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United Church Moderator To Address The Moral Crisis of Our Economy

June 19, 2000– Glynis Maxwell wants to create a people-centred economy. Maxwell, Coordinator of IDEA Burlington, a local interfaith organization, has seen a decline in economic and social conditions in developing countries in recent years.

“We are now seeing this decline in Canada as well,” she worries. “As a society we have turned our back on the principle that the economy should serve the needs of people not the reverse.”

IDEA Burlington is working with other local groups to help people think critically about the economy. They hope a visit of United Church Moderator Bill Phipps will help.

Phipps recently led a two year cross-Canada consultation on faith and the economy.
“We must return to a time where a caring economy is seen, not as a fiscal nightmare, but rather as a guiding light,” he concluded.

The Halton Social Justice Coalition’s Brenda Dolling agrees that ethics are losing out in market economy. She thinks Phipps is someone to be listened to.

“He has spent the last two years analyzing the economy in terms of how it serves people. Bill Phipps is a theologian who challenges people to really think.”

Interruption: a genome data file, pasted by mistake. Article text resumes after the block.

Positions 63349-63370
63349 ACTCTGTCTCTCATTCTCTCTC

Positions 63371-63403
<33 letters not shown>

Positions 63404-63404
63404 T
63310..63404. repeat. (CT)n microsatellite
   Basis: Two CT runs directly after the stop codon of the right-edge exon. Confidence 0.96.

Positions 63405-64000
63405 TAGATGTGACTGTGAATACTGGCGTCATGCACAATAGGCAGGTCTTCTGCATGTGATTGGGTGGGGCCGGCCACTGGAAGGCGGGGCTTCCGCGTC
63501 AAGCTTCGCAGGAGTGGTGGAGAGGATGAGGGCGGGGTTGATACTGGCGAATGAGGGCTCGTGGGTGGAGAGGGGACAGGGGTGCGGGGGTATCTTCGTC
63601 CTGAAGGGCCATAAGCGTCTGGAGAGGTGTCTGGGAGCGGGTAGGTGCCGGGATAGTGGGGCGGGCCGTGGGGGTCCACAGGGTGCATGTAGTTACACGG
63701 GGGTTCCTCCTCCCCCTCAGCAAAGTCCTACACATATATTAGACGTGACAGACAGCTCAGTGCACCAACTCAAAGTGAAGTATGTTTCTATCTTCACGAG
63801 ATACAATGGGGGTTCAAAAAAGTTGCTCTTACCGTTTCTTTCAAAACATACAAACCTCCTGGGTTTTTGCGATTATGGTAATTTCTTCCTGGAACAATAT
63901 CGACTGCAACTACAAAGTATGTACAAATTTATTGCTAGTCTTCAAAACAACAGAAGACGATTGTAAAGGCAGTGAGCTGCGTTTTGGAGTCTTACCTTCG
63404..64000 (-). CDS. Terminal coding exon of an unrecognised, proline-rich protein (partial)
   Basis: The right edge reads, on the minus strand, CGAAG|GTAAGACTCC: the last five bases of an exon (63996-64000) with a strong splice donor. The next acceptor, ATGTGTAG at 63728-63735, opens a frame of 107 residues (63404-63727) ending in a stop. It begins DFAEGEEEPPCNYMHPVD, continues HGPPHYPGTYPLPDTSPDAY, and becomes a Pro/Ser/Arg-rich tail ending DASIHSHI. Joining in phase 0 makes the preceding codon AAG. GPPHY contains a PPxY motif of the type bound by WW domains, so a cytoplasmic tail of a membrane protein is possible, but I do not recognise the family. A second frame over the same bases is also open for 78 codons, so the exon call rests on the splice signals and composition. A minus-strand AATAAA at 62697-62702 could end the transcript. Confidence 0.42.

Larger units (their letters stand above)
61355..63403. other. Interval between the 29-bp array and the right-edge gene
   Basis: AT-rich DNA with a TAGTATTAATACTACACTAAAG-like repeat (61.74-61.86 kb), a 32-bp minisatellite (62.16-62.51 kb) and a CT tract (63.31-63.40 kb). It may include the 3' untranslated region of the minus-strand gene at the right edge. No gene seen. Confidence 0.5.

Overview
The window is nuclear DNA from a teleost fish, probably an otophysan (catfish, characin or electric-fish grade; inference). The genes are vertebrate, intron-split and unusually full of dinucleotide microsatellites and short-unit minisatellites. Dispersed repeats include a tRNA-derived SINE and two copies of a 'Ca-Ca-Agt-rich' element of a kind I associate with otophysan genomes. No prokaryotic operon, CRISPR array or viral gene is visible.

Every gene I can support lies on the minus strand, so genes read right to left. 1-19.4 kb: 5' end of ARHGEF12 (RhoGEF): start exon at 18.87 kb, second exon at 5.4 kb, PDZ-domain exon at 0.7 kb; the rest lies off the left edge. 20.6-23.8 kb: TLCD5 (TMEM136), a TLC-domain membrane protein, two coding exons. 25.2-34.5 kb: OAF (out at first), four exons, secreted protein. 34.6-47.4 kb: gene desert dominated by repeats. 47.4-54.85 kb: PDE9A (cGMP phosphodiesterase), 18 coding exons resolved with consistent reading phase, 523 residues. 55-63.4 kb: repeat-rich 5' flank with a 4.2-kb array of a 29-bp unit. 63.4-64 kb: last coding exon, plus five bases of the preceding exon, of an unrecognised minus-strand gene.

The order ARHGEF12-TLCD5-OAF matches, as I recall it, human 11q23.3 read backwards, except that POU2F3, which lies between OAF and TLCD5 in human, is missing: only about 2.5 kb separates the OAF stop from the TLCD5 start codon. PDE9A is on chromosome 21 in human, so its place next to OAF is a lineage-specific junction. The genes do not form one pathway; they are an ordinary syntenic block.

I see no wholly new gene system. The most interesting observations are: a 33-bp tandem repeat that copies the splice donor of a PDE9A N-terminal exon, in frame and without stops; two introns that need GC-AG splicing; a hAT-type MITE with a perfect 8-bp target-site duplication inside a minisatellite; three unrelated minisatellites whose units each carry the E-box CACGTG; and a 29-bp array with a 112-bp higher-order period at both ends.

God and the Market: Steps towards a Moral Economy, a book published by the United Church, summarizes the consultation and documents Canadians’ desire to reconnect their faith with their economic lives. Edited by Ted Reeve, with an introduction by Phipps, the book will be available following Phipps’ speech, according to Doug Simpson a Board Member with the Halton Social Planning Council and Volunteer Centre. Simpson explains that the Council supports the exchange of ideas where the complex interrelationships between social and economic issues are examined critically. We welcome the insights that Phipps and the faith community brings to these issues.

Rev. Peter Hoyle, Chair of the ecumenical group the Interchurch Council of Burlington, hopes people will attend. “Bill Phipps has been called and empowered by the Holy Spirit to be a prophet talking to us about poverty and oppression,” Hoyle declares.

Phipps presentation will begin at 7:30 p.m. at St. Volodymyr Cultural Centre on Monday, June 26th. St. Volodymyr is located in Oakville at 1280 Dundas Street West (Highway 5 and 4th Line).

Further information is available from the Halton Social Planning Council and Volunteer Centre at (905) 632-1975.

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